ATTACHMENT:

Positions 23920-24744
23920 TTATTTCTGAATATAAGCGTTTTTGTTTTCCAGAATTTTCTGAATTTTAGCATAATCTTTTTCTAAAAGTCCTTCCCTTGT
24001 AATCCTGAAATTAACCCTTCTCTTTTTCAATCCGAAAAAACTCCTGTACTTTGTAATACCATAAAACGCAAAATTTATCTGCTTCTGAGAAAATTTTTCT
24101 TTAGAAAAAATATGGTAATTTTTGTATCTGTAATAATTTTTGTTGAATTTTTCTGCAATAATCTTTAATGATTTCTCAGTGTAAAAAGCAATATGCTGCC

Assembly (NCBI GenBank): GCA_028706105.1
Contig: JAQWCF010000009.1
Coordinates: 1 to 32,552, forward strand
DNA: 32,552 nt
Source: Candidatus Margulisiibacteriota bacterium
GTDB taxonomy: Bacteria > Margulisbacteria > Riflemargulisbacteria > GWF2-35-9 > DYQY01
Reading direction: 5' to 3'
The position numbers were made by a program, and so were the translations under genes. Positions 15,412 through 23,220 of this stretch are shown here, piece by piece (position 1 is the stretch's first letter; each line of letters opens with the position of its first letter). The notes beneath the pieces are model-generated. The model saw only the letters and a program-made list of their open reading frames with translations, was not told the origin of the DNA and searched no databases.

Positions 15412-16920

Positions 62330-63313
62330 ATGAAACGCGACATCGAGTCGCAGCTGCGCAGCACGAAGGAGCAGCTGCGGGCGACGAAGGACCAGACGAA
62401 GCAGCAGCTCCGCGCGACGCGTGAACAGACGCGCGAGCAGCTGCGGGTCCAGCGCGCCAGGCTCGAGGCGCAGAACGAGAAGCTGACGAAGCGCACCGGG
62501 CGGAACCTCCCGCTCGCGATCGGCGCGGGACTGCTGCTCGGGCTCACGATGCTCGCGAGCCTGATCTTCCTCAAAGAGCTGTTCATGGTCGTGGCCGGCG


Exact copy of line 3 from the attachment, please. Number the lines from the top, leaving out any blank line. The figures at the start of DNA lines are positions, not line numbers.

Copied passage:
24001 AATCCTGAAATTAACCCTTCTCTTTTTCAATCCGAAAAAACTCCTGTACTTTGTAATACCATAAAACGCAAAATTTATCTGCTTCTGAGAAAATTTTTCT